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Nashville: Publishing House of the A.

Booker T. Washington - Up From Slavery - Read by Ossie Davis (1976)

Sunday School Union, Parker, Allen b. Recollections of Slavery Times.

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Worcester, MA: Charles W. Randolph, Peter ? Boston: James H. Earle, Baptist minister, former VA slave, freed in , later served as a justice of the peace in Boston. Ray, Emma J.

Up From Slavery Summary

Smith Introduction by C. Chicago: Free Methodist Publishing House, Former Missouri slave, evangelist, revival leader, faith healer, missionary, and WCTU activist; describes her community and religious work, especially in Seattle after ; affiliated with the A. Roberts, James Chicago: The Author, Former slave recounts his experiences in the Revolutionary War and his pursuit of his freedom. Robinson, W[illiam] H. Tifft, Smith, Amanda Berry Smith, David b. Biography of Rev. David Smith, of the A. Former MD slave and an A. Smith, Harry b. Smith, James Lindsey ?

Autobiography of James L. Offley, James L. Amherst, N. Stroyer, Jacob Sketches of My Life in the South. Introductions by Henry K. Oliver and E. Salem, MA: Salem Press, Reprinted as My Life in the South. New York: Arno Press, Taylor, Susie King b. Introduction by Thomas Wentworth Higginson.

Boston: The Author, Walker, Thomas Calhoun As narrated to Florence L. New York: John Day, Ward, Samuel Ringgold b. Autobiography of a Fugitive Negro. London: John Snow, Former MD slave and ordained Congregational minister recounts his experiences prior to and following his escape from slavery.

Washington, Booker Taliaferro New York: Doubleday, Page, The Story of My Life and Work. Naperville, IL: J. Revised and reprinted Naperville, IL: J. Reprinted in The Booker T.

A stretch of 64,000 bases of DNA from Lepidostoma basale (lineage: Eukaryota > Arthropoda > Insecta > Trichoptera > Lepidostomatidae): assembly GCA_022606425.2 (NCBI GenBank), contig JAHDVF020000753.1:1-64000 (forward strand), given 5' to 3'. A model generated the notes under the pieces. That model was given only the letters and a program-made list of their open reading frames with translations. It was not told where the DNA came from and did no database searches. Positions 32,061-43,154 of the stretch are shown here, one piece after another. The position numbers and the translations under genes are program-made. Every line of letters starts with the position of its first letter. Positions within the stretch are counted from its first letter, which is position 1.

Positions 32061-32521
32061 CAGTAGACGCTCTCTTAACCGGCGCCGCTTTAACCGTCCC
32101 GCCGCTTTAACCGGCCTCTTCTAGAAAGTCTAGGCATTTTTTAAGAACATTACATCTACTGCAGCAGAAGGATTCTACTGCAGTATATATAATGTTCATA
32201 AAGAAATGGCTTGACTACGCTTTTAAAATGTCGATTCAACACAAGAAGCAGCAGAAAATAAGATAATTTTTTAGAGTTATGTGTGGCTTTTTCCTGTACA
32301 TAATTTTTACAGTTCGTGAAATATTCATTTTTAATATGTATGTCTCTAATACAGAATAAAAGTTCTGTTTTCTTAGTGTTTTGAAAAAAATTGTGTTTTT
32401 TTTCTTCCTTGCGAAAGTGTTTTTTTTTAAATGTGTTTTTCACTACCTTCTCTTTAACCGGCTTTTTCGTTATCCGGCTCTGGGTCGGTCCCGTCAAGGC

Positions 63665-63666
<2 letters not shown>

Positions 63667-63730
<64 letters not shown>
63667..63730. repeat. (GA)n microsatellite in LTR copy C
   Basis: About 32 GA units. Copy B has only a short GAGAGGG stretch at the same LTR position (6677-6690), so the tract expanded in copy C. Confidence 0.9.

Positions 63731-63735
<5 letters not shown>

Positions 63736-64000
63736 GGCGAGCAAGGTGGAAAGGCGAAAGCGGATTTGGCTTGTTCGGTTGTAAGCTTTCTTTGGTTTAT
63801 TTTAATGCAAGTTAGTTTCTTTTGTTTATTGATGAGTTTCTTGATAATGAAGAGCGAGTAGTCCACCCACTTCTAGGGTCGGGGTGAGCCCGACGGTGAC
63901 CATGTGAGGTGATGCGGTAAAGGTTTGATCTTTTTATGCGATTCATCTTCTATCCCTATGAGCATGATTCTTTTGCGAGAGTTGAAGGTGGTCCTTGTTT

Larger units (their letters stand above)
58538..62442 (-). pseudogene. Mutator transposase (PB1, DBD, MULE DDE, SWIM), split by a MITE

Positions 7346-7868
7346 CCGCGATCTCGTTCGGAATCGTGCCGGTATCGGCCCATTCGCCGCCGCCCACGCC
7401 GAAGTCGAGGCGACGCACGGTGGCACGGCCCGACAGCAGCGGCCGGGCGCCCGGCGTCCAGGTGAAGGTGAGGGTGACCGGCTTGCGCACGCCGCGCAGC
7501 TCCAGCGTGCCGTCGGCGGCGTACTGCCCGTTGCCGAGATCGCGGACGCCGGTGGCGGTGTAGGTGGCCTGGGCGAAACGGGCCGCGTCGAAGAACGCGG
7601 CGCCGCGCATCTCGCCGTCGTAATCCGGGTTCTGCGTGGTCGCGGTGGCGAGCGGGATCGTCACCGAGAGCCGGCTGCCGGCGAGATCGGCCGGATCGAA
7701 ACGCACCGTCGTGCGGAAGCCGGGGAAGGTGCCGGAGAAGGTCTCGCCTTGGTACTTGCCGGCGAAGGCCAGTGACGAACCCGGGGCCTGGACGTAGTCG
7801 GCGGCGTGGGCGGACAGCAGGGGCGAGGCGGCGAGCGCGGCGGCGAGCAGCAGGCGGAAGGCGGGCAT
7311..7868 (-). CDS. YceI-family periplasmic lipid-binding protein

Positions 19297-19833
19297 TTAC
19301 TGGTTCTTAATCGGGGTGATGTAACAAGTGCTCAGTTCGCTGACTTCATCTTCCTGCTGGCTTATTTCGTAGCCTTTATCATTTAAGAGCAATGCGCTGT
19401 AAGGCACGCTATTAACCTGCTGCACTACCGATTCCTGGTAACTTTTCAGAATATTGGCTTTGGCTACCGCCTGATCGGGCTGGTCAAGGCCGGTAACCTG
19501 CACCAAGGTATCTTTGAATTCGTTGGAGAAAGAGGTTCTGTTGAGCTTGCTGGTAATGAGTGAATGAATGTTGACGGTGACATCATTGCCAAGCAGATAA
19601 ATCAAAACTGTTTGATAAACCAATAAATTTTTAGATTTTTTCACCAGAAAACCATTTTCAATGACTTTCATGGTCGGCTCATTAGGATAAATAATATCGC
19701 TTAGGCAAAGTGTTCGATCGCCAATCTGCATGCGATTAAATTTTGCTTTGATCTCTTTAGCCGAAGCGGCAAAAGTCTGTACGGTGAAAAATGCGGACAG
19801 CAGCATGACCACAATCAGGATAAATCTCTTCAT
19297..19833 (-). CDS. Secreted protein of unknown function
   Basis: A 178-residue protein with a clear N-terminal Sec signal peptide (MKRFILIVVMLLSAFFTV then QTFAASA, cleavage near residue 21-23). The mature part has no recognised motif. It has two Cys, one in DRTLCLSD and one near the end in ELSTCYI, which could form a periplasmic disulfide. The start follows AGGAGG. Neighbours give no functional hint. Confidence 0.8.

Washington Papers, Vol. Edited by Louis R.

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Harlan et al. Urbana: U of Illinois P, In publicizing the history, programs, and philosophy of his school, the famous principal of Tuskegee Institute also alludes to his own activities and contributions former slave. Watson, Henry b. Narrative of Henry Watson, a Fugitive Slave. Boston : Published by Bela Marsh Wells [Barnett], Ida B. As I was not strong enough to reload the corn upon the horse, I would have to wait, sometimes for many hours, till a chance passer-by came along who would help me out of my trouble.

The hours while waiting for some one were usually spent in crying. The time consumed in this way made me late in reaching the mill, and by the time I got my corn ground and reached home it would be far into the night. The road was a lonely one, and often led through dense forests. I was always frightened.


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The woods were said to be full of soldiers who had deserted from the army, and I had been told that the first thing a deserter did to a Negro boy when he found him alone was to cut off his ears. Besides, when I was late in getting home I knew I would always get a severe scolding or a flogging.

I had no schooling whatever while I was a slave, though I remember on several occasions I went as Page 7 far as the schoolhouse door with one of my young mistresses to carry her books. The picture of several dozen boys and girls in a schoolroom engaged in study made a deep impression upon me, and I had the feeling that to get into a schoolhouse and study in this way would be about the same as getting into paradise.


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So far as I can now recall, the first knowledge that I got of the fact that we were slaves, and that freedom of the slaves was being discussed, was early one morning before day, when I was awakened by my mother kneeling over her children and fervently praying that Lincoln and his armies might be successful, and that one day she and her children might be free. In this connection I have never been able to understand how the slaves throughout the South, completely ignorant as were the masses so far as books or newspapers were concerned, were able to keep themselves so accurately and completely informed about the great National questions that were agitating the country.

From the time that Garrison, Lovejoy, and others began to agitate for freedom, the slaves throughout the South kept in close touch with the progress of the movement. Though I was a mere child during the preparation for the Civil War and during the war itself, I now recall the many late-at-night Page 8 whispered discussions that I heard my mother and the other slaves on the plantation indulge in.